Researchers at the Population Health Outcomes and Pharmacoepidemiology Education and Research Center (P-HOPER Center) at the University of Houston College of Pharmacy are examining when older patients with multiple sclerosis (MS) should stop taking their medications. The work is funded by a $1.6 million grant from the Agency for Healthcare Research and Quality, marking the new research center’s first grant.
Disease Modifying Agents (DMAs) are vital for reducing inflammation and limiting disease activity in MS, a chronic autoimmune disease that causes progressive physical and cognitive disability. However, there is a decline in inflammation and disease activity, in general, in older adults with MS due to natural disease progression. In fact, most patients with MS over age 65 have very limited disease activity and relapses.
“There is an urgent need to evaluate the benefits and safety of DMA discontinuation in older adults,” said Rajender Aparasu, director of the P-HOPER Center. “Although some studies with limited samples found preliminary evidence for DMA discontinuation, no large-scale pharmacoepidemiologic study evaluated both the safety and effectiveness of DMA deprescribing in older adults.”
The study will involve a longitudinal national cohort of older adults over 65 years of age with MS and DMA use based on 10-year Medicare claims data. Deprescribing is the process of tapering, stopping, discontinuing or withdrawing drugs, with the goal of managing polypharmacy and improving outcomes.
“We think we will find that there is no difference in relapse rates and frailty in older adults who are deprescribed and those who continue DMA, and that DMA deprescribing is associated with decreased infection rates and all-cause mortality in older adults with MS,” said Aparasu, who is also Mustafa and Sanober Lokhandwala Endowed Professor of Pharmacy and chair of the Department of Pharmaceutical Health Outcomes and Policy.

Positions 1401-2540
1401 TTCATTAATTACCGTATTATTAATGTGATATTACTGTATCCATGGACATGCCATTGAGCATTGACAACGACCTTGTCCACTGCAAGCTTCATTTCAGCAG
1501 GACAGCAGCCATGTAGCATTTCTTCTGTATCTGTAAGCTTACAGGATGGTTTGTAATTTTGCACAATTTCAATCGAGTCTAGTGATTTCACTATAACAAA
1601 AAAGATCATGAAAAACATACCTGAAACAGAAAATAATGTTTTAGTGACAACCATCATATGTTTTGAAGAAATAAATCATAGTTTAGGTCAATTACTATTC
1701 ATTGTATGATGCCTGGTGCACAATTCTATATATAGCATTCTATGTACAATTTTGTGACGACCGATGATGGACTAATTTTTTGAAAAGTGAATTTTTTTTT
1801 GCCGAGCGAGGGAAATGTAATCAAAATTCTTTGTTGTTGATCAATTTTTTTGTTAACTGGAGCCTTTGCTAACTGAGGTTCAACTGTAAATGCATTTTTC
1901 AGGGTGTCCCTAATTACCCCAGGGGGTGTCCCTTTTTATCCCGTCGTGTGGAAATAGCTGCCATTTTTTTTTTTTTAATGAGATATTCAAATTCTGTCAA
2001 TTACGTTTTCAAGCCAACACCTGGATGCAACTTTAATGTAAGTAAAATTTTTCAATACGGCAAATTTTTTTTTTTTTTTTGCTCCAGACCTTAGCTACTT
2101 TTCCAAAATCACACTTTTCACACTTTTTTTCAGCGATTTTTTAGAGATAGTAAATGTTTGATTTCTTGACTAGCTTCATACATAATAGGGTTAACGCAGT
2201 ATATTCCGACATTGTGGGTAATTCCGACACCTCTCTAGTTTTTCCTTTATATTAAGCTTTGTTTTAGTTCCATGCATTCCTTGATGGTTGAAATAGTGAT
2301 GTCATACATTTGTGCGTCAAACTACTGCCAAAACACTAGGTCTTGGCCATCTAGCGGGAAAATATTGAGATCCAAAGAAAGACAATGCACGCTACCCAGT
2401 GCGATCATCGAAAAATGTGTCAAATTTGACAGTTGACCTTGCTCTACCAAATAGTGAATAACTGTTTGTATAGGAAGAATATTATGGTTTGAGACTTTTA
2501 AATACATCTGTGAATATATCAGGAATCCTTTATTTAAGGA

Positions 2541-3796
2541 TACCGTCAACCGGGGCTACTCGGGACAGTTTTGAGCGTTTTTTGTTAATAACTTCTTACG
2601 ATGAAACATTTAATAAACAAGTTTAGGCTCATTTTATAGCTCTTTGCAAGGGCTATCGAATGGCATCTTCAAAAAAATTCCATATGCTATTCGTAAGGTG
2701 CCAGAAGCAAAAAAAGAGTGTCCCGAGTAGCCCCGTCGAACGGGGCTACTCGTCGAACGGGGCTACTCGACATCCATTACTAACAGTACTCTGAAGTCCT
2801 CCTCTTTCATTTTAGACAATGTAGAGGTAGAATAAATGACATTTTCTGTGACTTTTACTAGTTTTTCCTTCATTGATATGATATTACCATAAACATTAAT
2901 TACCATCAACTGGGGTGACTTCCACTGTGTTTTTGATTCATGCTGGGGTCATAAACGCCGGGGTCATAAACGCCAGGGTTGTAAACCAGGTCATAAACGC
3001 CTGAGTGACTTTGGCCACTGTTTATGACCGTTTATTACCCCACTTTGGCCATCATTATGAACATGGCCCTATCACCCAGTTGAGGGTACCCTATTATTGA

This is the first national study to provide valuable real-world evidence regarding DMA deprescribing and associated outcomes with significant clinical and policy implications for improving prescribing practices and quality of care in older adults with MS. Clinical collaborators include Dr. George Hutton, MD (Baylor College of Medicine) and Dr. Holly Holmes, MD (McGovern Medical School).
Launched earlier this year, the P-HOPER Center is the first in the nation dedicated to research and education in the area of population health outcomes and pharmacoepidemiology. Pharmacoepidemiology is the study of how medications are used in real-world populations and how they affect health outcomes. It explores the connection between medications and population health.